- Environment: Drought has revealed for the first time a Colorado town flooded to build a reservoir. And scientists expect to see it again.
- Colorado: “This just does not happen”: A Garden of the Gods garbage heap is revealing big clues about the founder of Colorado Springs
- Denver: Denver’s Westwood warily watches redevelopment happen. Can it stay true to its roots when gentrification looms?
- Investigations: There’s a lot more to the departure of Denver Zoo’s polar bears than you’ve heard
- Culture: We went to a flat-Earth convention and found a lesson about the future of post-truth life
- Technology: A city where all the traffic lights are green? The tech is live in Lakewood and coming soon to other Colorado cities
And in case you were wondering, all of that (and so, so much more) was done with a full-time staff of just 11 people. That’s right, there’s just 11 of us — eight reporters and three editors — running this show with a few talented correspondents stationed around the state to help. There’s no marketing department or support staff, it’s all on us.
That is six months of reporting, editing, posting to social media, accounting, newsletter writing, tech support, data visualization, project planning, freelance coordinating, public relations, merchandising, janitorial work (editor Larry Ryckman can be a messy eater) and customer service, all done by just enough people to fill out the offensive side of a football team (with no bench).
We love the work. Especially the feeling of getting to bring communities — from Dinosaur & Grand Junction to Greeley & Yuma and all up and down the Front Range — a story we know can make a difference at a time when there are fewer journalists working than our vibrant state deserves.
But in order to grow into the outlet that Colorado needs us to be, we need buy-in from every corner of the state. That’s where you come in.
What do you want to see in The Sun?
The mission of The Colorado Sun is to make sure all Coloradans have a place where they can see news that reflects their lives. While we can’t be everywhere, the experience of our members is our No. 1 priority. So we want to hear from you.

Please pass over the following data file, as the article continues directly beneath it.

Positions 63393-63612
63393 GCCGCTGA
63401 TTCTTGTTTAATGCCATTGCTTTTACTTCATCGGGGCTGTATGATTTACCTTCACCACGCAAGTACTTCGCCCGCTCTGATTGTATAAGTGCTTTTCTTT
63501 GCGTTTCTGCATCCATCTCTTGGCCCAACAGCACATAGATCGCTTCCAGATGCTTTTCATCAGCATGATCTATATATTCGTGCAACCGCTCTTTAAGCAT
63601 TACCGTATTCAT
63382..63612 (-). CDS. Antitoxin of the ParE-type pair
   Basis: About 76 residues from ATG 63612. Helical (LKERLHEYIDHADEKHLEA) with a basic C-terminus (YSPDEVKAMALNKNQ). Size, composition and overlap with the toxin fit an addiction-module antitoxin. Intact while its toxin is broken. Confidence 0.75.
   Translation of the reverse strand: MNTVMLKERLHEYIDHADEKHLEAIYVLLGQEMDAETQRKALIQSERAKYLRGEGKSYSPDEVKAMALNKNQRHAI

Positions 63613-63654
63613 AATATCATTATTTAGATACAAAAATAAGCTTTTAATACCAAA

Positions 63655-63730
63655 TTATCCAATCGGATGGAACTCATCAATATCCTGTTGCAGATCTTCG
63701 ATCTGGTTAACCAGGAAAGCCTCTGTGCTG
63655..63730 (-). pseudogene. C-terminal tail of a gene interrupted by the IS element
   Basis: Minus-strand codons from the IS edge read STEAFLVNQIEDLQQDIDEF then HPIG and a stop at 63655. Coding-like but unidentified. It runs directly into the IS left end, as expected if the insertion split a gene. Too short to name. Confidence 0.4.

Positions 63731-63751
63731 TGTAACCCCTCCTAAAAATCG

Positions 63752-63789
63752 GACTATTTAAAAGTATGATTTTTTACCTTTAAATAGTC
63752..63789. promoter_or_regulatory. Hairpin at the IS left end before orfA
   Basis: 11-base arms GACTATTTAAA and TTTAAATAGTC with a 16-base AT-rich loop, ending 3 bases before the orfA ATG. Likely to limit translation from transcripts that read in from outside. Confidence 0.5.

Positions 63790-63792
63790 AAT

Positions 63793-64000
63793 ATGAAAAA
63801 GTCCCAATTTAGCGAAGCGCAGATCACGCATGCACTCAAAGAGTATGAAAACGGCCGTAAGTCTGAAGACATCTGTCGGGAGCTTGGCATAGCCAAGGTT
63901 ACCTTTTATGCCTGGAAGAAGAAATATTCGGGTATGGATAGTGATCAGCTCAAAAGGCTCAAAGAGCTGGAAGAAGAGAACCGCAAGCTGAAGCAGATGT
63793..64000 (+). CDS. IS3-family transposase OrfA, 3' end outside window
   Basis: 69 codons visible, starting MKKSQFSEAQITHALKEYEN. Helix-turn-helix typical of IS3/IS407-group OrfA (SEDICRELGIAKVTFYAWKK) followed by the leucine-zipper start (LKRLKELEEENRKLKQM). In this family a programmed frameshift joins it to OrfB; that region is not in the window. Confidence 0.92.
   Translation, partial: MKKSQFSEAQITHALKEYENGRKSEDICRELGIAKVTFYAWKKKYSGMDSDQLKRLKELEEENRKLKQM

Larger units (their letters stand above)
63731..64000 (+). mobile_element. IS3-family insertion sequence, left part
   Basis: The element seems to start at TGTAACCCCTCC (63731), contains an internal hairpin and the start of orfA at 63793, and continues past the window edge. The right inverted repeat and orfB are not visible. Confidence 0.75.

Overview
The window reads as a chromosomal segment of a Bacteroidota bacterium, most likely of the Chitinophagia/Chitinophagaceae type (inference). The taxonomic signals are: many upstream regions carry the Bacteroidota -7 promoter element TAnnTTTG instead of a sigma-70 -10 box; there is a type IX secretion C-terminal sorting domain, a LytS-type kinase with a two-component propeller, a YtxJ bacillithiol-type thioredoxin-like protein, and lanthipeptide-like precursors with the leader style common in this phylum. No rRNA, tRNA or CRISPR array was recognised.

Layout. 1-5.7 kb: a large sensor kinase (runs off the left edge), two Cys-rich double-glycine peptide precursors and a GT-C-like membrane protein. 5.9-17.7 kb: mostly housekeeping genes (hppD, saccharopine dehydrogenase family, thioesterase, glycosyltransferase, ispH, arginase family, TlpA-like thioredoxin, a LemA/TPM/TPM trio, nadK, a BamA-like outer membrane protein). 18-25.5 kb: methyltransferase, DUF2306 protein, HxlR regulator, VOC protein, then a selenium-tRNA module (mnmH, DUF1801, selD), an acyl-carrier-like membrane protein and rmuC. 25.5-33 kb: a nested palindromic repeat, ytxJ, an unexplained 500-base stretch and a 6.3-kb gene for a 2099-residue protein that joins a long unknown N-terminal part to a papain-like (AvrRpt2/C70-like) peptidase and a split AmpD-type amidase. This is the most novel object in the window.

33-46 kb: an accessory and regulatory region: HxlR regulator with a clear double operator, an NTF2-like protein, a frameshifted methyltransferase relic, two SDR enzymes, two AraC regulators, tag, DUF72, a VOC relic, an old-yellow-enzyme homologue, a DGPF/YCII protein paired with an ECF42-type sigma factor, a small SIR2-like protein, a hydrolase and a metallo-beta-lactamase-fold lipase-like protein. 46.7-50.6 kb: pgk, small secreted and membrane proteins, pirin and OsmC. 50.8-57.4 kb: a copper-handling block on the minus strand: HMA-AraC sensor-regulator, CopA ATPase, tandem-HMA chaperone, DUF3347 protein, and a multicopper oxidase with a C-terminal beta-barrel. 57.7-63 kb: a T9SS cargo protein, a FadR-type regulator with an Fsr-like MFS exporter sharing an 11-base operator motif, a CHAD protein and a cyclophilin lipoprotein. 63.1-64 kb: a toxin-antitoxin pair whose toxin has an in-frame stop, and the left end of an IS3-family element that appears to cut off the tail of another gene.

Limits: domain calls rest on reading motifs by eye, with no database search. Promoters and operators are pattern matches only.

You can always send tips and story ideas to email@example.com.
But if you’d like to let us know what you think of our first six months, we’ve made an easy form we’d love you to fill out. Head to cosun.co/readerfeedback to let us know what you’d like to see going forward.
One more time, thank you!
From the bottom of our hearts, we are so grateful for the support we’ve received so far. And we can’t wait to be a part of your future.
This reporting is made possible by our members. You can directly support independent watchdog journalism in Colorado for as little as $5 a month. Start here: coloradosun.com/join
More from The Colorado Sun
- A monumental question: Can Denver’s Beat Generation fans create a tribute to a movement and its inspiration?
- Coloradans undecided about national popular vote law, new poll shows, as idea becomes 2020 talking point
- Colorado lawmakers want to eliminate spending caps. Here’s how the TABOR overhaul would work.
- Colorado’s attorney general says sheriffs who won’t carry out a red flag bill court order “should resign”
- To catch sex traffickers and protect kids, Colorado is using a new screening tool statewide